The next big Supreme Court battle over 'religious liberty' is set to unfold - and one group just issued a major warning
Posted July 17
A group devoted to enforcing the separation of church and state is warning that an upcoming Supreme Court battle could "undermine core tenets of religious liberty."
Americans United for Separation of Church and State released two blog posts this week about the Trinity Lutheran Church of Columbia v. Pauley case, warning that it "could dramatically increase the amount of state money given to religious organizations" — something that the group believes would be improper.
That's a bold proclamation, especially considering that the dispute at the center of the legal conundrum involves something as benign as "rubberized surface material," which includes a variety of fillers used on children's playgrounds.
But while the case might seem simple on the surface, both sides argue that there are important and profound First Amendment implications.
According to Alliance Defending Freedom — a conservative legal firm that is representing the Missouri-based Trinity Lutheran Church — the case surrounds a preschool and daycare center that is run by the house of worship. Attorneys there believe that they have a solid discrimination case on their hands.
"(The school) was excluded from a Missouri program that provides grants to purchase rubberized surface material (made of recycled tires) for children’s playgrounds," reads a description from the firm. "Although the state highly ranked the center as qualified for the program, it denied the center’s application solely because a church runs the daycare."
The battle started in 2012 when Trinity Lutheran Church Child Learning Center applied for a grant from the Missouri Department of Natural Resources. The government body offers the "Playground Scrap Tire Surface Material Grant Program," an effort to offer grants for playground materials.
Americans United said that the program provides government money to "public schools and nonprofit organizations" so that rubber chips from recycled tires and other related materials can be used at parks and on playgrounds.
A notice on the Department of Natural Resources' website says that the 2016 program is open to "public schools, private schools, parks, nonprofit day care centers, other nonprofit organizations, and governmental organizations other than state agencies."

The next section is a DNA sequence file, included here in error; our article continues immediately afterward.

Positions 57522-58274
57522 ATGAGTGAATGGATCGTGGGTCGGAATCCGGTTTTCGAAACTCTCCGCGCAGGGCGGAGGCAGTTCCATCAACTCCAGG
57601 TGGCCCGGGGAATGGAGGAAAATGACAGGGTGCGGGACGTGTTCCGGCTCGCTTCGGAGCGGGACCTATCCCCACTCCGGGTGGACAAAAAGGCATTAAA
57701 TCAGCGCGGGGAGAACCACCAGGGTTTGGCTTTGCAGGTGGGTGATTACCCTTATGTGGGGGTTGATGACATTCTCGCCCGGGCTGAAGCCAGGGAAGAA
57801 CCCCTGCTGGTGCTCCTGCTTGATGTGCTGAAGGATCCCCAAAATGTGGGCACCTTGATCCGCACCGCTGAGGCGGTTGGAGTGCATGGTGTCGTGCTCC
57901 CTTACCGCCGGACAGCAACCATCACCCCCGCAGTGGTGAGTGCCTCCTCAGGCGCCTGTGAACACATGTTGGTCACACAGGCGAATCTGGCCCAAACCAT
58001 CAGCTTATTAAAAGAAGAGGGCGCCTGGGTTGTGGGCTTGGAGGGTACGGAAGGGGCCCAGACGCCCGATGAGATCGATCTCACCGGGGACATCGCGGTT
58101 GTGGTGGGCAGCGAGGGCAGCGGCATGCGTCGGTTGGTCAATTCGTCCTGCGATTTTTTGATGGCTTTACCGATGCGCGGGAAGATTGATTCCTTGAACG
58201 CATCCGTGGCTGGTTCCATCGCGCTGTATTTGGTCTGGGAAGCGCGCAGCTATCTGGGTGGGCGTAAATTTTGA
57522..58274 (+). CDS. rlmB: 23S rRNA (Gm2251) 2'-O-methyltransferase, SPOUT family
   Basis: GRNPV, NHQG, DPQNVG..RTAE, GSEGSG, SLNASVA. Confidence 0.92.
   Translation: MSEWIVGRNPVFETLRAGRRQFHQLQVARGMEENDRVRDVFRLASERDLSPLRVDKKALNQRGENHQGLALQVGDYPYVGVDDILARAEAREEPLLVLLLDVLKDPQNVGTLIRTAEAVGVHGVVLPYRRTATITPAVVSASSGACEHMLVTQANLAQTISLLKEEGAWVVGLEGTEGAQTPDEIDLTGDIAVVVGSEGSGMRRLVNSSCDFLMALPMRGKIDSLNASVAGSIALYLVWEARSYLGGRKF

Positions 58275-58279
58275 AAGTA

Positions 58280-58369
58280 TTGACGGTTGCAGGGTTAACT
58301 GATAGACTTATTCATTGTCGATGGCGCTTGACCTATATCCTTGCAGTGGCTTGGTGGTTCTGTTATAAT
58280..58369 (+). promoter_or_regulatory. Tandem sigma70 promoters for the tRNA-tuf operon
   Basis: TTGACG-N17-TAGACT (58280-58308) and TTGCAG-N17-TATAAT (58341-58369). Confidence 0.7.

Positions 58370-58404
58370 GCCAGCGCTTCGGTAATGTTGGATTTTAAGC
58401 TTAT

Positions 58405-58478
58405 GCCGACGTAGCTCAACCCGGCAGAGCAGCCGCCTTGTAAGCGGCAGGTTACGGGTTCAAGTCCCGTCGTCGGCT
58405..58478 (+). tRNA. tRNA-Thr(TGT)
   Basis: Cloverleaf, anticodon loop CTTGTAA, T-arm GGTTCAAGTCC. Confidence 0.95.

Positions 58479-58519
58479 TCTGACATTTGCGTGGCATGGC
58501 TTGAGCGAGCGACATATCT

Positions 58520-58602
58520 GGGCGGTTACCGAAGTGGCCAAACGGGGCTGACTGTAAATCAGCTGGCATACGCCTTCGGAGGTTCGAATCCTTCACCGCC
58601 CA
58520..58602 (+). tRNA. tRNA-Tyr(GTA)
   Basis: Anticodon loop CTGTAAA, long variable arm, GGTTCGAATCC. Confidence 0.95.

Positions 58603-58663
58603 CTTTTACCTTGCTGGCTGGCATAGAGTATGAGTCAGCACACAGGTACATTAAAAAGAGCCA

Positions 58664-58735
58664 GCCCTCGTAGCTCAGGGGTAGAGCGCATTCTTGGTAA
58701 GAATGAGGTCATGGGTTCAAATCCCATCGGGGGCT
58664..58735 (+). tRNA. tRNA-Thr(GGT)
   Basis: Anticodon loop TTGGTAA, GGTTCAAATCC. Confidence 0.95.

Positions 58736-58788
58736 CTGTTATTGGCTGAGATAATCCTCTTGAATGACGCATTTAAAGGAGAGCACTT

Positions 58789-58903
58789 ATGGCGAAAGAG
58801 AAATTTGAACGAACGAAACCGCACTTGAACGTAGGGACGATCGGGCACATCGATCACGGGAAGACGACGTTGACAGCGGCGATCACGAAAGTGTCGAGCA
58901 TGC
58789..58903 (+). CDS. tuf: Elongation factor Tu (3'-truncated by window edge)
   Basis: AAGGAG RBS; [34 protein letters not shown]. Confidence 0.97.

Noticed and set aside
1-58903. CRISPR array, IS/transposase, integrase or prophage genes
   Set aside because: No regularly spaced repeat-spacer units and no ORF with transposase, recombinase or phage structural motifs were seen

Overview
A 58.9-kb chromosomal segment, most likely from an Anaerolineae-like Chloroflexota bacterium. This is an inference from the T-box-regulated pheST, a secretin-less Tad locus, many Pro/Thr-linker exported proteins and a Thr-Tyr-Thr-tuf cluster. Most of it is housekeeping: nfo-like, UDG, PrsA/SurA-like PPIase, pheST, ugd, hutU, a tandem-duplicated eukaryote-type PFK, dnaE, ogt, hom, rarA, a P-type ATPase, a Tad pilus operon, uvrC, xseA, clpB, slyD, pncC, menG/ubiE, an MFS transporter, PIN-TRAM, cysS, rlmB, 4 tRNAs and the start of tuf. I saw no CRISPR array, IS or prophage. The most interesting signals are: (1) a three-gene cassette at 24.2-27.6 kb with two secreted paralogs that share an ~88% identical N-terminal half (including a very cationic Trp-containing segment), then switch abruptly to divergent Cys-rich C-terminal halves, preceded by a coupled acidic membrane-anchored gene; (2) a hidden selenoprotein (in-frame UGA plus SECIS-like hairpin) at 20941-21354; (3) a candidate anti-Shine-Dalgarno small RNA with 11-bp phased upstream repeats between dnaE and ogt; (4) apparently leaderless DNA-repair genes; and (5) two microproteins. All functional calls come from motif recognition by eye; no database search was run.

According to Alliance Defending Freedom, the church-run childcare center was looking to remove pea gravel and to use rubberized product in its place. But the law firm claims that the government disqualified the school due to its religious affiliation with Trinity Lutheran Church of Columbia.
A judge initially threw out the church's lawsuit against Missouri officials, leading Alliance Defending Freedom to appeal to the U.S. Court of Appeals for the 8th Circuit, where the court sided again with the state government.
The Supreme Court later agreed in January 2016 to hear the case. Thus far, attorneys general from 10 states — Nevada, Arizona, Arkansas, Colorado, Georgia, Montana, Ohio, Oklahoma, Utah and Wisconsin — support the church in the dispute.
"No state can define religious neutrality as treating religious organizations worse than everyone else," said David Cortman, an attorney with Alliance Defending Freedom. "That isn’t neutrality; it’s a hostility to religion that violates the First Amendment. That’s the primary issue that the Supreme Court will address."
But while Trinity Lutheran Church believes that it was the victim of religious discrimination, Americans United takes an entirely different view on the matter, believing that the school does not have the right to take state dollars.
In a series of two blog posts, Americans United detailed the school's religious nature, which carries through to its curriculum and classroom instruction.
"Plainly, Trinity Lutheran uses its preschool to evangelize, instruct children in the tenets of Christianity, and minister to families with young children — all of which are religious activities," the organization said.
At the center of the government's refusal is text in the Missouri State Constitution that speaks to the issue of church-state relations, according to Americans United.
Article 1, Section 7 of the Missouri Constitution proclaims: "That no money shall ever be taken from the public treasury, directly or indirectly, in aid of any church, sect or denomination of religion, or in aid of any priest, preacher, minister or teacher thereof, as such; and that no preference shall be given to nor any discrimination made against any church, sect or creed of religion, or any form of religious faith or worship."
While critics will likely seize on the first portion of the text, supporters of the church will likely find backing in the latter part that deals with discrimination against churches, feeling as though the school was unfairly singled out and cut from the government program.
But Americans United said that this so-called "no-aid clause" in the Missouri State Constitution has historical roots, and that the government was in the right, filing a friend-of-the-court brief that opposes state funding for religious schools.
"Not only does governmental support of religion undermine believers’ independence, but the Founders recognized that the provision of taxpayer money to a religious institution is itself a religious-liberty violation," Americans United said in an explainer published on its website.
The Supreme Court is slated to hear oral arguments in the fall.
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